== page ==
Some argue that his $200,000 should not be included as personal finances because that money goes to his attorneys. Others say that Zimmerman’s lie, or attempted cover-up, really harms Zimmerman’s chances at trial. They asked how can a jury believe a man who hasn’t been honest with the courts?

Others have defended Zimmerman’s two passports, explaining that he likely lost the first and ordered a second. Still, wisdom, based in logic and the law not race, dictates that if Zimmerman’s second passport was needed because he lost the first, then an honest man would have reported recovering the first lost passport.

Zimmerman’s last name, particularly European, and Trayvon’s first name, particularly African American, have set off a string of events that have pit race and parties against each other.

Many older members of the African American community believe George Zimmerman wasn’t charged with murder immediately because his victim was black. A number of African Americans and lawyers for Trayvon Martin have stated over and over that had Martin been the shooter, Martin would be in jail.

Those on the opposite end of the race spectrum, those who believe Zimmerman is a white victim, are also prominent debaters in the Trayvon Martin shooting. Many argue that Zimmerman’s hope rests with Republicans and gun lobbyists who believe in Stand Your Ground and the right to bear arms in this country as long as the owner has a legal right (permit) to carry the weapon.

Others point to an African American President who has made only one comment on the Trayvon Martin shooting. Weeks after the murder and about a week after Trayvon Martin’s death saturated cable news, President Obama told the world that if he had a son, his son would look like Trayvon. These “others’ argue that Zimmerman’s become part of a federal “witch hunt”--a sly reference to Department of Justice Deputy Eric Holder, also African American.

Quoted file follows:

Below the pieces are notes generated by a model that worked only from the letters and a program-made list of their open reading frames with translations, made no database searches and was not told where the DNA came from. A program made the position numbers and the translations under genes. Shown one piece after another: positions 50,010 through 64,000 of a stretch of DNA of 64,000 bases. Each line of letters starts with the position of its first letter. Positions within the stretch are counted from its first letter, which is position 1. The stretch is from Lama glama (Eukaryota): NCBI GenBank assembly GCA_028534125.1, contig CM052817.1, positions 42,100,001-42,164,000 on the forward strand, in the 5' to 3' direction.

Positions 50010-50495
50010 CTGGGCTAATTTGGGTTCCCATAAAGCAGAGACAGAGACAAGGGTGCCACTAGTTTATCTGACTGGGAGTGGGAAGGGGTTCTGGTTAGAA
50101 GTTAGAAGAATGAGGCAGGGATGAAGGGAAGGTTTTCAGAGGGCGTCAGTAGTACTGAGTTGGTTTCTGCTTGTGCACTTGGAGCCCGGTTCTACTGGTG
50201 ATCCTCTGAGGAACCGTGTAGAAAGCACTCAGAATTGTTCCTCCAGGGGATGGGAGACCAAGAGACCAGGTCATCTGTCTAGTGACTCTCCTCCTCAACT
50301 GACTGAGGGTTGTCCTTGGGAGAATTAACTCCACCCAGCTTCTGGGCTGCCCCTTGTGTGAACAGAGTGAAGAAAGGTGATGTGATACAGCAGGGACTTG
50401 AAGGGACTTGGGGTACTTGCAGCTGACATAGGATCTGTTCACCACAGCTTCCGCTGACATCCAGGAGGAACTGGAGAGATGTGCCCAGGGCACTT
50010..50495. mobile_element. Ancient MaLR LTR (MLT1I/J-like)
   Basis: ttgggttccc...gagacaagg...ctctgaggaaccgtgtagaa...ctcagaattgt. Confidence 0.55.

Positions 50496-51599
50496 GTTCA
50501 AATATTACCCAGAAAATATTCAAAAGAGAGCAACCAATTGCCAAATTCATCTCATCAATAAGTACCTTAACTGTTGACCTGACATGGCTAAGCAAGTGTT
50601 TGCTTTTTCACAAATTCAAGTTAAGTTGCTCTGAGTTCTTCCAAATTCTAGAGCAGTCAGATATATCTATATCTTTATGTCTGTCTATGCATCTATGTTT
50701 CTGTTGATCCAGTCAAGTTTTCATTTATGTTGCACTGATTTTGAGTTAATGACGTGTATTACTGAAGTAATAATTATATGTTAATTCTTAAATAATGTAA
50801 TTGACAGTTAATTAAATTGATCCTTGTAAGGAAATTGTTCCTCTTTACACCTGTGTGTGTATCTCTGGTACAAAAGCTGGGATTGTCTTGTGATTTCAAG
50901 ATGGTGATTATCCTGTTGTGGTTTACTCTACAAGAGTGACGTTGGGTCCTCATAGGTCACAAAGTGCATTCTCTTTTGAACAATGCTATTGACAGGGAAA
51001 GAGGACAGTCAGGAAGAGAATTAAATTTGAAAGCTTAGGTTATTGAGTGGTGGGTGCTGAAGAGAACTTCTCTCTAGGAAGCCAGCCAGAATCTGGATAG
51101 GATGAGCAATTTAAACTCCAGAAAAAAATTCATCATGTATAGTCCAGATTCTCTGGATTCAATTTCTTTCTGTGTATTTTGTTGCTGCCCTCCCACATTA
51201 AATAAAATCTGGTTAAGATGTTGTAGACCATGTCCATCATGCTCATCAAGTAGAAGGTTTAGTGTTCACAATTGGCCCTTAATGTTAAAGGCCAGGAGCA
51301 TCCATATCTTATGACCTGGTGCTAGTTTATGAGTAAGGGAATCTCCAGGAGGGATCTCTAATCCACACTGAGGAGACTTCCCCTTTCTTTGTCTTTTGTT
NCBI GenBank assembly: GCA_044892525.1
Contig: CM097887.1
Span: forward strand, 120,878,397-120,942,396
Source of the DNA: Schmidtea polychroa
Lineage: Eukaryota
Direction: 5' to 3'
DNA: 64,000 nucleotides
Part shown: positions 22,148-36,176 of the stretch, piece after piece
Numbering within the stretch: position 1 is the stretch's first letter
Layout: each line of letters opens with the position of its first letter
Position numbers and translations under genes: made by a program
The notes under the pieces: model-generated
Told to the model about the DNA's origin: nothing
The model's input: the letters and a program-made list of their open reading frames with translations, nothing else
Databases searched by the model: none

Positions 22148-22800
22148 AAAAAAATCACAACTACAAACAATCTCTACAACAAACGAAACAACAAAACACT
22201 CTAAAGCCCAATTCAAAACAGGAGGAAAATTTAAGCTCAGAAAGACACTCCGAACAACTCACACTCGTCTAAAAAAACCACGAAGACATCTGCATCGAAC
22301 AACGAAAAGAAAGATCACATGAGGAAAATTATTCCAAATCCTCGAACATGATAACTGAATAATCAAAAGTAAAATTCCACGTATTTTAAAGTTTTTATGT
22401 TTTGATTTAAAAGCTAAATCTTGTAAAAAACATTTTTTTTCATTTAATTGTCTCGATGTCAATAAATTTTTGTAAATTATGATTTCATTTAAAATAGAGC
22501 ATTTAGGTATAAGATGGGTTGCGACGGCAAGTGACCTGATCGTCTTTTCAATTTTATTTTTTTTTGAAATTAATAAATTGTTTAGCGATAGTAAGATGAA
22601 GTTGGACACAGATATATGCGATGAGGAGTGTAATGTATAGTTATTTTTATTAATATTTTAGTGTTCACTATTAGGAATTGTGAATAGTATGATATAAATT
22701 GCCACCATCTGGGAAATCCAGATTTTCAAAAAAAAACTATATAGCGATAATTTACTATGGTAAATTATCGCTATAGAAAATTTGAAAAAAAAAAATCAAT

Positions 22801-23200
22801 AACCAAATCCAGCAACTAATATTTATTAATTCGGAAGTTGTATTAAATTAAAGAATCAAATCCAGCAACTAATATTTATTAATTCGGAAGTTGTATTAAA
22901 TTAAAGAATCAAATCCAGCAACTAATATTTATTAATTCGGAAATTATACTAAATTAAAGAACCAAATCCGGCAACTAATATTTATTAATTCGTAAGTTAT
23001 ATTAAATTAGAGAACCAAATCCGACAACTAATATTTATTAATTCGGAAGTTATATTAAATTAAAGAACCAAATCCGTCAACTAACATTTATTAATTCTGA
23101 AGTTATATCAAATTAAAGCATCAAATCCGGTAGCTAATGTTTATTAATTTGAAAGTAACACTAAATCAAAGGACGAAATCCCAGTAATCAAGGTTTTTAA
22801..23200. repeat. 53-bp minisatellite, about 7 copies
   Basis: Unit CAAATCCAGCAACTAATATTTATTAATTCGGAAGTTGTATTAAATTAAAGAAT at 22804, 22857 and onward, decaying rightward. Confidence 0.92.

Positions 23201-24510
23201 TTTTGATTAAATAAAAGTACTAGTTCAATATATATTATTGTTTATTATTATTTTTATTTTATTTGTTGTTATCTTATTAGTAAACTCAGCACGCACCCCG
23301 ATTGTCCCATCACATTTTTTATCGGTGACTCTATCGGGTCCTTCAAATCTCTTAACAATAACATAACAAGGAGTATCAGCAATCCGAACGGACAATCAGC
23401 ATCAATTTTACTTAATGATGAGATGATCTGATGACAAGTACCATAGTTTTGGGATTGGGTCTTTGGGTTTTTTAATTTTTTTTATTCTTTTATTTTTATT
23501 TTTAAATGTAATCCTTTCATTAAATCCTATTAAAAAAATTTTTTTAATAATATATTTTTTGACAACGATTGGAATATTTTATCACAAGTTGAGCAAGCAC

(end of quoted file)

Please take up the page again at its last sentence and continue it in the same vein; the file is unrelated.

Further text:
Communities, black, white and other, have all cried “Justice for Trayvon” thus shunning any and all notions that they’ve gathered in Trayvon’s Martin name to race bait. For many, Zimmerman’s trial is about justice, not race.

Zimmerman shot an unarmed African American 17-year-old. His lawyers will argue self-defense. The 17-year-old had THC in his system. Zimmerman had been on a prescription drug that warns of upset to the psyche, particularly with moods that cater anxiety and aggression.

What his trial and the what the law mean to George Zimmerman isn’t clear. Past behaviors, inc luding a scuffle with police that merited a mug shot and criminal record suggest that Zimmerman has had problems with authority in his past. Lying about his finances has cast an old light on Zimmerman. A light that suggests Zimmerman owns a certain disrespect and casual disregard for the American Justice System

passport cover photo credit: Wikipedia

Comment and add to the story without registration, but keep the comments meaningful please. Links are not accepted.

No comments: